The lasting popularity of the Ford Galaxie series is a testimony in itself to the American auto makers of yesterday.
The vast majority of buyers wanted style, functionality and rugged durability: not an easy combination!
Enter the Galaxie.
Here’s an excellent piece on this exemplary series of vehicles from hot cars.Com we’re sure you’ll enjoy!
The History of the Galaxie (Credit: CONCEPTCARZ.COM)
The Ford Galaxie, first introduced in the late 1950s, received an all-new design entering the 1965 model year, becoming taller and bulkier than the previous year’s design, with vertically stacked dual headlights, new instrument panel, and a redesigned rear suspension. The new top-of-the-line trim designation was the Galaxie 500 LTD and Galaxie 500 XL. The prior leaf-spring rear suspension was redesigned with a new three-link system, with coil springs. A new two-way key vehicle access was introduced, with one intended for valet parking, with the square key only unlocking the doors and the ignition while the other (a round key) would unlock the trunk or glove compartment.
The Ford Galaxie was an intermediate trim level, priced slightly higher than the base Ford Custom (offered in both six and eight-cylinder configuration), Custom 500 Series, Fairlane, Falcon, and Futura, and less than the Thunderbird.
1966 brought the introduction of the Galaxie 500 7 Litre powered by the 428 cubic-inc (7.0 liter) Thunderbird V8 delivering 345 horsepower. The LTD dropped the Galaxie name, a parking brake light on the dashboard and an AM/FM radio was optional, and the Galaxie 500 raked #3 selling convertible in the United States. Seat belts became standard to comply with new safety regulations for 1966 requiring all new cars to be equipped with this feature.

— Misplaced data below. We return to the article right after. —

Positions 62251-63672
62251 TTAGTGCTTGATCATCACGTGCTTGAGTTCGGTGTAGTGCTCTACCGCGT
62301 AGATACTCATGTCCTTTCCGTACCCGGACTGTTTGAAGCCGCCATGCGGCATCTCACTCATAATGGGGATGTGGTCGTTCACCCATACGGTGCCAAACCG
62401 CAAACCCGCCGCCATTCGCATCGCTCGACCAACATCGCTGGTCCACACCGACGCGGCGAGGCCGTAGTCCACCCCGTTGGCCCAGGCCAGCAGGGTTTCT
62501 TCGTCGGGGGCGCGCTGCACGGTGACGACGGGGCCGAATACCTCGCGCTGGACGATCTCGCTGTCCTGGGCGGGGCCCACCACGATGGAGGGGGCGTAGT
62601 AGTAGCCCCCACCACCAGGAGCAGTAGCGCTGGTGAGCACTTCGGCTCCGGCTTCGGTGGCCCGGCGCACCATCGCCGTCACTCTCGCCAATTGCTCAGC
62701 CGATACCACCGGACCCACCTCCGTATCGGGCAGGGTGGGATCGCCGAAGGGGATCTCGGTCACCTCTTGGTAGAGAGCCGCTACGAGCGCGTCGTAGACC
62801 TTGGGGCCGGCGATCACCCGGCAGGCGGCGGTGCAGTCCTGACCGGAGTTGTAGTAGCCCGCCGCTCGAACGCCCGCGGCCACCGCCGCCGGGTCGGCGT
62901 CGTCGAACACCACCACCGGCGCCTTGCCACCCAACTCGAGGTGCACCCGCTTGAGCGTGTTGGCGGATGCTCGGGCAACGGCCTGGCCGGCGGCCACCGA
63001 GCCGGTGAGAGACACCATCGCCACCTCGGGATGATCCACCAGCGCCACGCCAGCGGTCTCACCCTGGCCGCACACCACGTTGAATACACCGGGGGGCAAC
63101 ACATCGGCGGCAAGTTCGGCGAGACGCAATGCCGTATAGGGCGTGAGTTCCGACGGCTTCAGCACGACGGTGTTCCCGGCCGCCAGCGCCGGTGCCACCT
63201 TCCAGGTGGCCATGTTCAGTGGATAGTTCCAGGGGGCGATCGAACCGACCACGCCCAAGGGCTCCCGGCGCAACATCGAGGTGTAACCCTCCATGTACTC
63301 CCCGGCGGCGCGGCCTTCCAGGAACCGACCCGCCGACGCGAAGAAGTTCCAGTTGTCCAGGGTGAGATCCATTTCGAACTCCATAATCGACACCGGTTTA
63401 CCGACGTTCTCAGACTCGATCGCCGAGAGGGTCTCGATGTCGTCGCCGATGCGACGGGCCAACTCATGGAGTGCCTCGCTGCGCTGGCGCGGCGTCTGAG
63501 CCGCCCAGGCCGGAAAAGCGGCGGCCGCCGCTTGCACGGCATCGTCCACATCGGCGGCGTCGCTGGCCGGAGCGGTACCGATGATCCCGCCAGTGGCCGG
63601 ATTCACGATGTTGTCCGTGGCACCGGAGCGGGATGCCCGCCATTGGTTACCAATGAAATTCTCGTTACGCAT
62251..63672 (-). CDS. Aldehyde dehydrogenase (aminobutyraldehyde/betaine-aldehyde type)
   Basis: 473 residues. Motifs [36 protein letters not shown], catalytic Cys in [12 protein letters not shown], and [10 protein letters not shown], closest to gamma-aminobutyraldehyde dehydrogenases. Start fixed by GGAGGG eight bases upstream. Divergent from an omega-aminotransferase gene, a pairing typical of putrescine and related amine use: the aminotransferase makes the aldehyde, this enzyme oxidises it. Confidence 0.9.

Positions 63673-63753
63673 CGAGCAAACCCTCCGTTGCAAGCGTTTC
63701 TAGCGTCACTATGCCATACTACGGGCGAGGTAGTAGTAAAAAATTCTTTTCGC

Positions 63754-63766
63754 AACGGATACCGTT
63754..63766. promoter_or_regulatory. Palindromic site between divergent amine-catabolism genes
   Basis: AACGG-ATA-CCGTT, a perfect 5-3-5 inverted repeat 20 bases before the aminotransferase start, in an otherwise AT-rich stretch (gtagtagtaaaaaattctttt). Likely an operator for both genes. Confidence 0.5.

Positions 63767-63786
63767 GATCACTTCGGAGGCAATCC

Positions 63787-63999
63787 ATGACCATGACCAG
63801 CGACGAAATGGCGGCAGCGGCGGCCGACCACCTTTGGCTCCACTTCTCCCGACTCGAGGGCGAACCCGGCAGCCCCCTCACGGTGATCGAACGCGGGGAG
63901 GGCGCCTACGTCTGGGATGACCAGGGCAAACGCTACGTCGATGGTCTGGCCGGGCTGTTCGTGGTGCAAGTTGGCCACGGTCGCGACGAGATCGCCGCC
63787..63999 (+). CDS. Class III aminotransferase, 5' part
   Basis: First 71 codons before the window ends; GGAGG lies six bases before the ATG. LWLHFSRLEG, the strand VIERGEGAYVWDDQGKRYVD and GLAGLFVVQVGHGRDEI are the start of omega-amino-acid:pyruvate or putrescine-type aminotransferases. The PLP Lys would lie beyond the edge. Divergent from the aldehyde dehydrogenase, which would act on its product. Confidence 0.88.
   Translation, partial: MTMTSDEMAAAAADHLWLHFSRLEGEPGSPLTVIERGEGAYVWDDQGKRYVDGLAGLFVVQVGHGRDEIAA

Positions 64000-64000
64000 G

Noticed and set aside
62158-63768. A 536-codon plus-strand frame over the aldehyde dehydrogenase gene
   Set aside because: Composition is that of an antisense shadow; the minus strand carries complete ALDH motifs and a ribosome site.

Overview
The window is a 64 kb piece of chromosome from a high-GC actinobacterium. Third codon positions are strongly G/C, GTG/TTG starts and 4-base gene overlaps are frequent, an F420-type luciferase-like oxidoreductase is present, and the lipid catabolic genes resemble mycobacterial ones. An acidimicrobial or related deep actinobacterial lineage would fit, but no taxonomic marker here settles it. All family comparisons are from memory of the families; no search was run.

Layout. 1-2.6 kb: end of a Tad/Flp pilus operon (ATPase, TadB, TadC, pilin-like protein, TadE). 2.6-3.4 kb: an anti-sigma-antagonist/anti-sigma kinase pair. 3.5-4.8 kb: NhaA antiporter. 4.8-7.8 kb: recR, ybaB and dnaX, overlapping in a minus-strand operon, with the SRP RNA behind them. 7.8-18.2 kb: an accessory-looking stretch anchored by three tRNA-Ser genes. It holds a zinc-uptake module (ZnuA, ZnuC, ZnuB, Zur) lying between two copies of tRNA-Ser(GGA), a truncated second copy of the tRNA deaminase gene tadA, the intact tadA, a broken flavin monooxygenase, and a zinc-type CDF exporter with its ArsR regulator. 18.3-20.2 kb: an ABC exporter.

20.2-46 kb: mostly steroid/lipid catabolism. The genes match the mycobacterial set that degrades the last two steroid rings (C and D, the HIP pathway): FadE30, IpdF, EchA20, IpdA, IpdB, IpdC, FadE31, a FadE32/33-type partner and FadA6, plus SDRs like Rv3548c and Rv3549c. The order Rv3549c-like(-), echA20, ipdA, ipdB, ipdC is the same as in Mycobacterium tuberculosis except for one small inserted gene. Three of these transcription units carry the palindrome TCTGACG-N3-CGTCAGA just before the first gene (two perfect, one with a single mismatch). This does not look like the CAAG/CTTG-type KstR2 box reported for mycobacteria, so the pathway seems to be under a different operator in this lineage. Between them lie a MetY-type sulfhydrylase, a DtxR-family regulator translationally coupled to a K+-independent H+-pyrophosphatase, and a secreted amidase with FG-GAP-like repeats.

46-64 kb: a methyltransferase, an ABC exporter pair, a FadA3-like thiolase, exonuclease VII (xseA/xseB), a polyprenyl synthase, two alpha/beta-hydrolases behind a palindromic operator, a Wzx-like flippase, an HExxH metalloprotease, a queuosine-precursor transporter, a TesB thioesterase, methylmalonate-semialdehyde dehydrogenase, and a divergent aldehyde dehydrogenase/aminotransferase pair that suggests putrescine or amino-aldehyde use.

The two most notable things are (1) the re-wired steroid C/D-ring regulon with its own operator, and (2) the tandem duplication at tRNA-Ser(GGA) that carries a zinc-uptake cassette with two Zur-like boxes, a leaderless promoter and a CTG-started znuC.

For 1967, the 7 Litre name was no longer used on the Galaxie, becoming a trim and performance option on the Ford XL, which was now a separate model. All Fords received a large, padded hub in the center of the plastic steering wheel and an energy-absorbing steering column that was introduced late in the 1967 model year. Padding was added to interior surfaces, front outboard shoulder belt anchors were added, and controls were recessed on the instrument panel. A dual brake master cylinder became standard on all Galaxies and other Ford models.
The base engine was an overhead-valve, six-cylinder unit displacing 240 cubic-inches with seven main bearings, a Holley one-barrel carburetor, and delivering 150 horsepower at 4,000 RPM. Ford’s list of V8s included 289, 390, 427, and 428 CID options in various states of tune depending on configuration, with horsepower ranging from 200 to over 600 hp. During the 1960s, Ford conducted a global advertising campaign of Total Performance highlighted by successes in a variety of motorsport venues, including the Ford GT40 that won overall in the 24 Hours of Le Mans in 1966, 1967, 1968, and 1969. Numerous victories were earned in other endurance races such as the 12 Hours of Sebring and 24 Hours of Daytona. the big-block 427 engine and the Ford-sponsored Cosworth DFV powered many vehicles to hundreds of victories in CART, NASCAR, Formula One, and other racing series. Ford-powered Lolas raced in the Can-Am series, and other vehicles such as the Ford Escort were successful in rallying.